Ford's not horsing around with its "Ole Yeller" Mustang
Despite its equine logo, even Ford is unsure whether its iconic Mustang was named after the wild horses of the American West or the P-51D Mustang plane. Fortunately, the carmaker is happy to play fast and loose with the story so as to create cars like the P-51D-inspired "Ole Yeller" Mustang.
The P-51D was an American-made single-seat fighter and fighter-bomber used in World War II, among other conflicts. After the war, some were bought and flown in air shows. One such plane, flown for 20 years by the fêted pilot Robert A. "Bob" Hoover, was Ole Yeller, so-called for its bright yellow livery. Ole Yeller is said to still hold the prop plane record, set in 1985, for flying from coast-to-coast in the US, with a time of 5 hours and 20 minutes.
Ford has produced an aviation-inspired Mustang to be auctioned on behalf of the Experimental Aircraft Association's (EAA) youth education programs every year for the past nine years. This year's theme draws on the story of Ole Yeller, and far be it from us to cast aspersions on the use of any apparent nominative synergy to knit the two together.
"This year's one-of-a-kind Ford Mustang honors two aviation greats, the iconic and historic P-51D Mustang fighter plane, and highly decorated fighter pilot, test pilot, and airshow performer, Bob Hoover, who is referred to by many as one of the greatest pilots ever to have lived," explains member of the Ford board of directors Edsel B. Ford II. "The Shelby GT350 Mustang, with its nimbleness, speed and aerodynamics, provided us with the perfect platform to create this tribute to the P-51D aircraft."
Indeed, based on the Shelby GT350 Mustang as it is, the Ole Yeller Mustang has a 5.2-l Ti-VCT V8 engine under the hood. By way of context, that's the most powerful naturally-aspirated engine Ford has ever produced, kicking out a serious 526 hp (392 kW) and 429 lb-ft (582 Nm) of torque.
The engine is paired with a TREMEC six-speed manual transmission and there's specially tuned sport suspension to boot. Elsewhere, there are carbon fiber components and mirrors, as well, of course, as a bright yellow paint job with "Ole Yeller" accents and badging. Inside, there are specially designed Recaro seats, sill plates, floor mats with unique logos and aviation-inspired gauges.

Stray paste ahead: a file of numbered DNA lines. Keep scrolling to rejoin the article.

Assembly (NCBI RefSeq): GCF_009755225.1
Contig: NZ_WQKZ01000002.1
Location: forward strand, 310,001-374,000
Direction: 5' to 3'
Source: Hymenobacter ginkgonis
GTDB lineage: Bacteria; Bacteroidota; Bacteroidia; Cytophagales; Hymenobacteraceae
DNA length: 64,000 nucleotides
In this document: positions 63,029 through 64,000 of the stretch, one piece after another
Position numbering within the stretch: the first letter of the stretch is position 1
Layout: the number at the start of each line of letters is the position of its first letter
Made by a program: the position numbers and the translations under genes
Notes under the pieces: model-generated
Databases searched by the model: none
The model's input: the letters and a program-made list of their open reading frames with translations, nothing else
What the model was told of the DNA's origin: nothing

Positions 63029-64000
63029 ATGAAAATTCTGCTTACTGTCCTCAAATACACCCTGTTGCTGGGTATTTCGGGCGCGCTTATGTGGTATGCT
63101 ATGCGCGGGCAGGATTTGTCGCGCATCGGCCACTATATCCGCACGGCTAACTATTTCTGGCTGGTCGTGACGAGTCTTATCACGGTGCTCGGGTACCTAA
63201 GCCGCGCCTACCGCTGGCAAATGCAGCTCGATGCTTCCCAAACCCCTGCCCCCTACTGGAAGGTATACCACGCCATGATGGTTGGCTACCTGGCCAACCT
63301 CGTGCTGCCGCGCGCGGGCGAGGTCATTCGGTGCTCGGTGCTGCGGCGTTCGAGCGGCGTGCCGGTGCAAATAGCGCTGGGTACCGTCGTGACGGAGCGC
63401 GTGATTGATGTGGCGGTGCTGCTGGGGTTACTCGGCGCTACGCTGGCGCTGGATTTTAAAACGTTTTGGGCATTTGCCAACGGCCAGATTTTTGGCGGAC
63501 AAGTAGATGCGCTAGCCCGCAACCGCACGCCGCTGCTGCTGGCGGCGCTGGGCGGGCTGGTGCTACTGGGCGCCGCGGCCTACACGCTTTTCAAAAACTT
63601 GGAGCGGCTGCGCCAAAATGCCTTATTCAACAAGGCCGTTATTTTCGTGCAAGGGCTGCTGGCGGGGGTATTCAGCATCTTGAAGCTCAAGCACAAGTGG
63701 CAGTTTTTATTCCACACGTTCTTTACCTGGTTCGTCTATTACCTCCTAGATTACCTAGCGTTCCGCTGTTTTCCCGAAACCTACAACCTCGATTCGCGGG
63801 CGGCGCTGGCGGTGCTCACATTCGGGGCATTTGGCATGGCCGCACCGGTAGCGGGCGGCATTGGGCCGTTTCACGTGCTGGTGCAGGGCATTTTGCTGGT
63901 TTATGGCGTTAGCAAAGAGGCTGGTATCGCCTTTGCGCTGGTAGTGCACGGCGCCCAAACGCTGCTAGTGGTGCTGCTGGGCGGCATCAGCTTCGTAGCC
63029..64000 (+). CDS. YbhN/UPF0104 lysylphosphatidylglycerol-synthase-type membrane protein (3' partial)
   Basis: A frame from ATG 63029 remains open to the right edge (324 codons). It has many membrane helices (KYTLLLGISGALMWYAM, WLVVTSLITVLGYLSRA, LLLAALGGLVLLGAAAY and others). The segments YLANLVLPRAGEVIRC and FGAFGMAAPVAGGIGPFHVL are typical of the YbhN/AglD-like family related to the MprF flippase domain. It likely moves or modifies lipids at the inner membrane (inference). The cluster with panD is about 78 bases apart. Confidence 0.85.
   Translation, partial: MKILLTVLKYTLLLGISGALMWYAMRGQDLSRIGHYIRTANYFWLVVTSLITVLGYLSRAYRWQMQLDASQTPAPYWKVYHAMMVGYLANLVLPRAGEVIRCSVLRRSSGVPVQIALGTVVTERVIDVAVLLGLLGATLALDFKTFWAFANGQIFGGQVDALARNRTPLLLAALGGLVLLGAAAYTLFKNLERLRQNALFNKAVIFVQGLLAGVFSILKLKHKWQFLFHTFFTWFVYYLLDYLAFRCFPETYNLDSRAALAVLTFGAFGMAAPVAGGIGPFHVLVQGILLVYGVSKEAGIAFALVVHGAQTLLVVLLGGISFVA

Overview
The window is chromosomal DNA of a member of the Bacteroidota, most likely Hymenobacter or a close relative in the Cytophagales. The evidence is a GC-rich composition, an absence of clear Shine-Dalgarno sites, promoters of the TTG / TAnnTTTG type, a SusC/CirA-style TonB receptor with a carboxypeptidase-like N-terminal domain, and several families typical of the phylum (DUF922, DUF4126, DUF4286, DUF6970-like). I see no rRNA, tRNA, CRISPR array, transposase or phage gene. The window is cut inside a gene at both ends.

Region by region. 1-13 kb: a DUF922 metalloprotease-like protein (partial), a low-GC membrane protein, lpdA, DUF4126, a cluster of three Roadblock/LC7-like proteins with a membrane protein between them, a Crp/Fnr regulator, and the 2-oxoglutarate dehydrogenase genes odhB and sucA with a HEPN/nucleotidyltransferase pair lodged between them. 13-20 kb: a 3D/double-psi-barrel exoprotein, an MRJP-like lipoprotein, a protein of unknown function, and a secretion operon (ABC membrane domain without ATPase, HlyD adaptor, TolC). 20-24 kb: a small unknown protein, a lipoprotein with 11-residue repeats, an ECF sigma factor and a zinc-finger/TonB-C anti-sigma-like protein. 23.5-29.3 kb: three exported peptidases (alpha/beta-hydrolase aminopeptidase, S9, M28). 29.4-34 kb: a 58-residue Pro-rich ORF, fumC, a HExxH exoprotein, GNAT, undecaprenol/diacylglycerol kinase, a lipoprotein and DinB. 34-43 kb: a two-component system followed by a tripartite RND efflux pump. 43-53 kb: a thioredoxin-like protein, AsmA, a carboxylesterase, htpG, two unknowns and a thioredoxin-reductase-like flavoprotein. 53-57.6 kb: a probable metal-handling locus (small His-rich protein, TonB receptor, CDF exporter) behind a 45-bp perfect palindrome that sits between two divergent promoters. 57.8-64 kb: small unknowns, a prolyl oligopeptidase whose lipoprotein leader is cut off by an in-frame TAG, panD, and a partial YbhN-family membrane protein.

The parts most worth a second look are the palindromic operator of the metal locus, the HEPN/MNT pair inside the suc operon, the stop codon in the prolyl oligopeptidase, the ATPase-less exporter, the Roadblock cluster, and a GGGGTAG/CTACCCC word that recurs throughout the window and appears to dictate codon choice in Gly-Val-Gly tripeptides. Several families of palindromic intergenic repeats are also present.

The first of the now nine Mustangs that Ford has created for and donated to the EAA, in 2008, was the F-22 Raptor-inspired Mustang AV8R, with a glass-roof canopy. The following year saw the AV-X10 "Dearborn Doll" Mustang produced, which celebrated the World War II aircraft after which it was named.
In 2010, automotive icons Carroll Shelby and Jack Roush collaborated to create the SR-71 Blackbird Mustang, inspired by the legendary reconnaissance jet. 2011's Blue Blue Angels Mustang, meanwhile, celebrated 100 years of US naval aviation.
The Red Tails Mustang was created in 2012 to pay homage to the United States' first African-American military airmen, the Tuskegee Airmen, who also flew P-51 Mustangs. In 2013, the 60th anniversary of the US Air Force Thunderbirds demonstration team was celebrated with the US Air Force Thunderbirds Edition Mustang.
Two years ago, the F-35 Lightning II Edition Mustang was inspired by the F-35 Lightning multirole fighter jet and, last year, the Apollo Edition Mustang paid homage to the Apollo spaceflight program.
The "Ole Yeller" Mustang will be auctioned at the Gathering of Eagles charity event on July 28th, with all proceeds going to the EAA's youth education programs.
Update (August 2, 2016): The Ole Yeller Mustang sold for US$295,000 at the Gathering of Eagles event, which raised $2.2 million in total.